Vol. 13, No. 1, BOOK REVIEWS, Krisna Uk


Contents>> Vol. 13, No. 1

Disturbed Forests, Fragmented Memories: Jarai and Other Lives in the Cambodian Highlands

Jonathan Padwe
Seattle: University of Washington Press, 2020.

Disturbed Forests, Fragmented Memories delves into the relationship the Jarai of Tang Kadon village have forged with their land as it has been tested through times of historical upheavals and intrusions by the “other.” From the French protectorate through the Khmer Rouge regime to the recent waves of monocrop cultivation, the history of the village and its inhabitants is intimately intertwined with the villagers’ interactions with the landscape.

The book is rich with information on land use in this part of Cambodia’s northeast, where hill rice farmers have—often by means of deference and caution—interacted with the forest. To describe the physical and spiritual landscapes that have shaped the lives of the Jarai of Tang Kadon for centuries, the author uses different narrating styles to illustrate different aspects of the local agricultural system. In the first few chapters, Jonathan Padwe immerses the reader in old Jarai tales with the eloquence of a traditional village storyteller. The following chapters are written under a magnifying glass that demands scientific precision. This is particularly the case with the detailed study of rice. From the loss of Cambodian rice varieties at the end of the 1970s to the reintroduction and spontaneous reappearance of several endemic types in Tang Kadon and beyond, the examination of rice cultivation is clinically thorough. The book ends with the author reflecting on Tang Kadon and its immediate region today. To best illustrate how large companies’ investments have given a finishing touch to this interactive canvas, the author switches voice to write his concluding remarks in the fashion of a development report, which summarizes the devastating impact of large and powerful companies’ presence.

Padwe writes that “landscapes of memory are often portrayed as passive: they appear in these accounts as inanimate canvases, assigned meaning only through human action” (p. 15). In the context of a land ravaged by war, the various features that compose the physical environment are rarely muted and inactive. In the case of northeast Cambodia, which suffered during the heavy bombardment of the Ho Chi Minh Trail, fragments of conflicts are simultaneously distinct and dangerous actors that command appropriate human behaviors. Appropriate behavior is referred to in a vignette where Twek, a villager on a mission to burn and clear his land for cultivation, takes the cautious decision to leave a cluster of trees marking the precise location where victims have been violently buried. In this context, explosive remnants of war and those who succumbed to bad and violent deaths are potent agents with the ability to influence human beliefs and actions. In light of this, “disturbed fragments, forest memories” are at play where explosive remnants of war buried in the landscape unexpectedly bring back traumatic memories of hiding in the fields or running into the forest to seek protection from the bombs. During the time of the US bombardment, defoliants were also used to destroy and obliterate. The purpose was to turn the forest into its own memory while exposing insurgents, and nullifying supply routes and caches. Fragments of war continue to be found, but they are not made up solely of heavy metals. Fragments of human bodies can also be unearthed, although when they belong to foreigners (i.e., those missing in action) they are not merely disturbed in their long-buried slumber but can be “disturbing” for the ones who find them. The reluctant finder will need to reach a compromise: either by taking the bones to the vast US military program intent on bringing every American soldier back home or by leaving the remains and the böngat (soul) of the dead to rest in situ as they are now an integral part (and a fragment) of the local geographical and historical landscapes.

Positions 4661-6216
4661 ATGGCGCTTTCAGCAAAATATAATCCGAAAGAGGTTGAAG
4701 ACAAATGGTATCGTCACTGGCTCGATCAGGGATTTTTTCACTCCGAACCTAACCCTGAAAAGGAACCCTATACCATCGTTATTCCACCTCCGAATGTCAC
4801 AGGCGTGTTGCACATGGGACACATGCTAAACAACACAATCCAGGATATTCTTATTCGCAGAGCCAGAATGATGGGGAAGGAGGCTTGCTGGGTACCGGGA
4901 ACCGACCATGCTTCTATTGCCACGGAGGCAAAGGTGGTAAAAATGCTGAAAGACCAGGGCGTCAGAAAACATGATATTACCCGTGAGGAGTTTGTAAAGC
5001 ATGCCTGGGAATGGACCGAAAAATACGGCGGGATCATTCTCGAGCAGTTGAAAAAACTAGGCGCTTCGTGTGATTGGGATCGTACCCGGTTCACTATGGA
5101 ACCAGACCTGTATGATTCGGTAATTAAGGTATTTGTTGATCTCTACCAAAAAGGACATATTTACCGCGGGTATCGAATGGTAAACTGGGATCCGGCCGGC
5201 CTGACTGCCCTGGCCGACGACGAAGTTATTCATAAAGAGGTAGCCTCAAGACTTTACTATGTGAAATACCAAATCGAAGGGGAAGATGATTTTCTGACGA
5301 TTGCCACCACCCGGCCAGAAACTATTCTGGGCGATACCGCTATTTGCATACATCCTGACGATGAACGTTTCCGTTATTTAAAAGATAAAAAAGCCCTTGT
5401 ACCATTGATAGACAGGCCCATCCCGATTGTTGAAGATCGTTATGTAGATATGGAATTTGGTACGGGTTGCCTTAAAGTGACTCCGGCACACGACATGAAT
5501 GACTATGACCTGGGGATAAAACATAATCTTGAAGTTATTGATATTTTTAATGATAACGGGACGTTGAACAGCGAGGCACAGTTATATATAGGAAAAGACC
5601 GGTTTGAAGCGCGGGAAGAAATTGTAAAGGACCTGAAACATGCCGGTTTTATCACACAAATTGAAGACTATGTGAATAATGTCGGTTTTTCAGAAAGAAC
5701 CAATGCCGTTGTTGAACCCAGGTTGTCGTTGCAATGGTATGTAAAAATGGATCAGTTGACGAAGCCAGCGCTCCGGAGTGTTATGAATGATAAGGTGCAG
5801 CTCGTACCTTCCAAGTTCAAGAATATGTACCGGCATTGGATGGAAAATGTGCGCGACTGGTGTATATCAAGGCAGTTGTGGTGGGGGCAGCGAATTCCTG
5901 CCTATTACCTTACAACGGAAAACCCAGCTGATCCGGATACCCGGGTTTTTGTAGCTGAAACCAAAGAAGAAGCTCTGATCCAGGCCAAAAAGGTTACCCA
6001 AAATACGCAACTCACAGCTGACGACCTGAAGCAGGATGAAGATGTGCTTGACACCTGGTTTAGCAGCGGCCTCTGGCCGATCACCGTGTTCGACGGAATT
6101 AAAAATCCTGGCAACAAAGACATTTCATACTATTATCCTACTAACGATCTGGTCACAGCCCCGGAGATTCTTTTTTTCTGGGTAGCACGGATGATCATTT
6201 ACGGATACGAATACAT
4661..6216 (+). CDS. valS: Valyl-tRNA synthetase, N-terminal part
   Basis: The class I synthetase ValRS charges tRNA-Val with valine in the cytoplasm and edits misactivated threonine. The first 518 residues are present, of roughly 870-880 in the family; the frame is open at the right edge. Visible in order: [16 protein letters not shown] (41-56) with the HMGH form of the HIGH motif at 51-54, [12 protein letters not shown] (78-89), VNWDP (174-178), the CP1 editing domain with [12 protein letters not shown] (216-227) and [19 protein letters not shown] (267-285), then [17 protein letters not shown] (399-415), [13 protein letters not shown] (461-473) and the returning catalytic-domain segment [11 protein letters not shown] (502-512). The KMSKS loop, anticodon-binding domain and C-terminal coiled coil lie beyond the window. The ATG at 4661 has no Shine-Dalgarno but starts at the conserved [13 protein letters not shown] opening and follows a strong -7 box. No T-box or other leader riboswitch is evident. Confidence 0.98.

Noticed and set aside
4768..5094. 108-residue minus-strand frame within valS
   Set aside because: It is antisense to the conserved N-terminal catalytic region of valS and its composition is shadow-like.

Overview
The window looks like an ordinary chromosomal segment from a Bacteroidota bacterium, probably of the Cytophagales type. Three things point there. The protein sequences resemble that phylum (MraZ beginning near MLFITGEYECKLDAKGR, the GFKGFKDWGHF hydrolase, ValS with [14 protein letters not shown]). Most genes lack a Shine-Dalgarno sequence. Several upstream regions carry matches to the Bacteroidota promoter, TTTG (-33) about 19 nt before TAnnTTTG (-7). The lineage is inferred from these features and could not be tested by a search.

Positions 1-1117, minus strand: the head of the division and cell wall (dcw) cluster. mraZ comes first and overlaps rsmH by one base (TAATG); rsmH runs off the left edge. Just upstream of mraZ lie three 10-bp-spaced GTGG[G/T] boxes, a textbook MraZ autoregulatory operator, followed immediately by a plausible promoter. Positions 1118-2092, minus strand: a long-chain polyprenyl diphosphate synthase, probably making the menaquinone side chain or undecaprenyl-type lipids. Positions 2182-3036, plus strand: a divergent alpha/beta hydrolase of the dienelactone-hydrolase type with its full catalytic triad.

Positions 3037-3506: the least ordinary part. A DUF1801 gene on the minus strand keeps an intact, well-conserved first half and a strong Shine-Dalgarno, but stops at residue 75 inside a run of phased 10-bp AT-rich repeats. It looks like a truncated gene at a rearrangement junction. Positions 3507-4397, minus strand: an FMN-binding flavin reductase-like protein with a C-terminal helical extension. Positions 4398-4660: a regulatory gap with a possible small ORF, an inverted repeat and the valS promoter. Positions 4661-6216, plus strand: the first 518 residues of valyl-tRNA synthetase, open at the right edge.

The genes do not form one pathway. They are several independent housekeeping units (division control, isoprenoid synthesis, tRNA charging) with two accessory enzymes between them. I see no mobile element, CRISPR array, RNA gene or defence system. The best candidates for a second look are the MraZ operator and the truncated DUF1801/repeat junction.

Because the traditional world of the Jarai is animist, their landscapes of memory are replete with a multitude of voices: the voices of the yang (spirits) present, living, and embodied in various instances of nature. In Bois–bambou: Aspect végétal de l’univers jörai (Bamboo: Vegetal aspect of the Jarai world), Jacques Dournes, who spent most of his life with cousins of Tang Kadon’s inhabitants in a Jarai village in the highlands of Vietnam, wrote:

[P]lants suffer from ill treatment. They cry, and they complain. In days gone by they were able to speak like any other living beings; without our knowing where appearance ends and reality starts, mythological characters appear as plants and humans, animals and humans. (Dournes 1969, 402)

Although we can hear the calls of the white-crested laughing thrush alerting the Jarai hunter, Padwe’s landscape is otherwise inaudible. The sounds of water, wind, animals, and insects are not as loud as the sound of the rice. Equally, people who travel seamlessly from the village to the forest, or from the world of humans to the other world, are hardly mentioned. To name only a few, these are the ghosts, the insane who are often naked (móhlŭn) and whose mind and body are irresistibly attracted by the call of the forest, the pöjau (traditional healers), and the pötao (masters of the elements; there are three of them). The pöjau, who have been given power by the yang to communicate with them and perform healing rituals, are also slightly muted in spite of their crucial social function. Dournes wrote that the art of the pöjau originally came from Laos, where people from different ethnic groups would come to learn the art of the supernatural (Dournes 1978, 168). Finally, those endowed with more-than-human attributes also include the pötao or “masters of the elements.” Fleetingly mentioned in Disturbed Forests, Fragmented Memories, the cosmic and social powers of the pötao were, according to Stéphane Dovert, “the guarantors of social cohesion” within the community (Dovert 2005). The pötao apui (connected with fire), pötao ia (connected with water), and pötao angin (connected with air) were revered marginal beings (wearing few clothes and living in the periphery of the villages) believed to have the power to control the elements. As a result, they historically played a significant role in establishing strong alliances with the Khmer kings, who would seek their support in times of conflict. Such long-term relationships were based on mutual respect and involved exchanges of sophisticated gifts from both sides (Moura 1883; Mikaelian 2009).